In the United States alone, around 40 million adults deal with an anxiety disorder. Anxiety can result from simple stressors caused by work, home, and social life, or from a traumatic event. Genetics and biology also play a role in the creation of anxiety disorders. Anxiety disorders appear to be passed down from parents and immediate family to children, especially regarding panic disorder, and several studies have shown that brain chemistry imbalances are a very likely cause of anxiety disorders.
Symptoms of anxiety can be attributed to many disorders, the five most common being:
Generalized Anxiety Disorder, Social Anxiety, Obsessive-Compulsive Disorder (OCD), Panic Disorder, and Post Traumatic Stress Disorder (PTSD). The effects of these disorders vary from person to person, which can sometimes make it hard to identify anxiety. They commonly include physical feelings such as upset stomach, racing heartbeat, muscle tension, sweating, and restlessness. Anxiety also causes feelings of dread, racing thoughts, and irritability. The excess worry can affect your daily life, interrupting your sleep, and making it hard to do tasks that seem simple to others. Finding a remedy that helps you to manage your anxiety is key to calming the chaos in your mind and body.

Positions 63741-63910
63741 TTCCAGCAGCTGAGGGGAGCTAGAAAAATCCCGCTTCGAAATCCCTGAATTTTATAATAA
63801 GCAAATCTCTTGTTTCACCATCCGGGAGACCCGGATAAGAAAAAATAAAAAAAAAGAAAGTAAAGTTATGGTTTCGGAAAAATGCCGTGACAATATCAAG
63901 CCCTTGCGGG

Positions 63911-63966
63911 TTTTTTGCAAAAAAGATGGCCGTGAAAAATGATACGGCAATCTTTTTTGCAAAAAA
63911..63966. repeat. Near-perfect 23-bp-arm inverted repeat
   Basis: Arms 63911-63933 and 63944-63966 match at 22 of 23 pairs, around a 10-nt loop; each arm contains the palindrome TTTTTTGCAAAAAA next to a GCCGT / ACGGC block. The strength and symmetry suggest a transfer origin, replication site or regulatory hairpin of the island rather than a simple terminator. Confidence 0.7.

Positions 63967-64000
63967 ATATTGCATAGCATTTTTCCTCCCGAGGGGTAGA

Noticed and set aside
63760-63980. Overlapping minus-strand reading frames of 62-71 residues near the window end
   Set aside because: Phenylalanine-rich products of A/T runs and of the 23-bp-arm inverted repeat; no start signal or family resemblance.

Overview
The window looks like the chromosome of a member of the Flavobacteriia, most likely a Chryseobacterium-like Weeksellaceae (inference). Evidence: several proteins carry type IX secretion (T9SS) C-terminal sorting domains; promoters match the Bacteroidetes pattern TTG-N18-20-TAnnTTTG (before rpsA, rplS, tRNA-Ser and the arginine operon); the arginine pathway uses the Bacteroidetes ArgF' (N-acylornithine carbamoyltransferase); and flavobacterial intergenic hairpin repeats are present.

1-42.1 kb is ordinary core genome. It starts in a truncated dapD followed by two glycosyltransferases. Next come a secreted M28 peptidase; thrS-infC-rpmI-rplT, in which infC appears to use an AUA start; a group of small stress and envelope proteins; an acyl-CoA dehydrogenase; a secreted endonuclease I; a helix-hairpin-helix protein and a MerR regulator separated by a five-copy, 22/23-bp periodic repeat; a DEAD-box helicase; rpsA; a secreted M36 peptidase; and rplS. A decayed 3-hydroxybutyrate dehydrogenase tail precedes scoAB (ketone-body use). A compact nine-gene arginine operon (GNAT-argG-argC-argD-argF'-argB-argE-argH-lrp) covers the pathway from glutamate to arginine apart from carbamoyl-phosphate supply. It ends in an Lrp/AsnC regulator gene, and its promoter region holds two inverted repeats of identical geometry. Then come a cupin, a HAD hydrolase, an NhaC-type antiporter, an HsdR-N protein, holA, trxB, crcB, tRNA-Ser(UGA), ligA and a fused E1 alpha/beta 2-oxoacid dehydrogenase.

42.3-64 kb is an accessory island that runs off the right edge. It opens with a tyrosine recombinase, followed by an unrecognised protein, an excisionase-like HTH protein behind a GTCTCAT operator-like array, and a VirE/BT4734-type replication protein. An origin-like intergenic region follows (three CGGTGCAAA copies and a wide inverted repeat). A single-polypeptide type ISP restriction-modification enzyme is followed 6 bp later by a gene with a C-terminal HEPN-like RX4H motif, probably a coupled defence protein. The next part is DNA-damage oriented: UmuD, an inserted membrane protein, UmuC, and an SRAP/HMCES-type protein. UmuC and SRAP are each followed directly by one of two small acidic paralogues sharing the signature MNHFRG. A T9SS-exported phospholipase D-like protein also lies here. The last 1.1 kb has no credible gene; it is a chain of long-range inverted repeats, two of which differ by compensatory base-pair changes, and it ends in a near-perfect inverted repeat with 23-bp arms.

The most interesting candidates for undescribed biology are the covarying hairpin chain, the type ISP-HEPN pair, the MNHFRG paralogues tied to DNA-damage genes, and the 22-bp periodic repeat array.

Regulate your breathing, quiet your mind, and improve your sleep with these activities:
It may become necessary to take bigger steps if you find yourself struggling. Both therapy and medication can seem overwhelming, especially if you’ve never tried either, but both can transform the way you feel. Therapy is crucial in understanding why your brain works the way it does and for identifying potential triggers. With professional guidance, you can begin to challenge your anxious brain and rewire the way you think. If medication is necessary, it’s important to keep track of how medications make you feel. The goal is to find the one that eases your symptoms, making day-to-day life easier. While the process can seem tedious, the result can be liberating.
Note: Check with your Employee Assistance Program (EAP) and health plan to find free or in-network therapists. Consult your primary care physician to discuss medication options.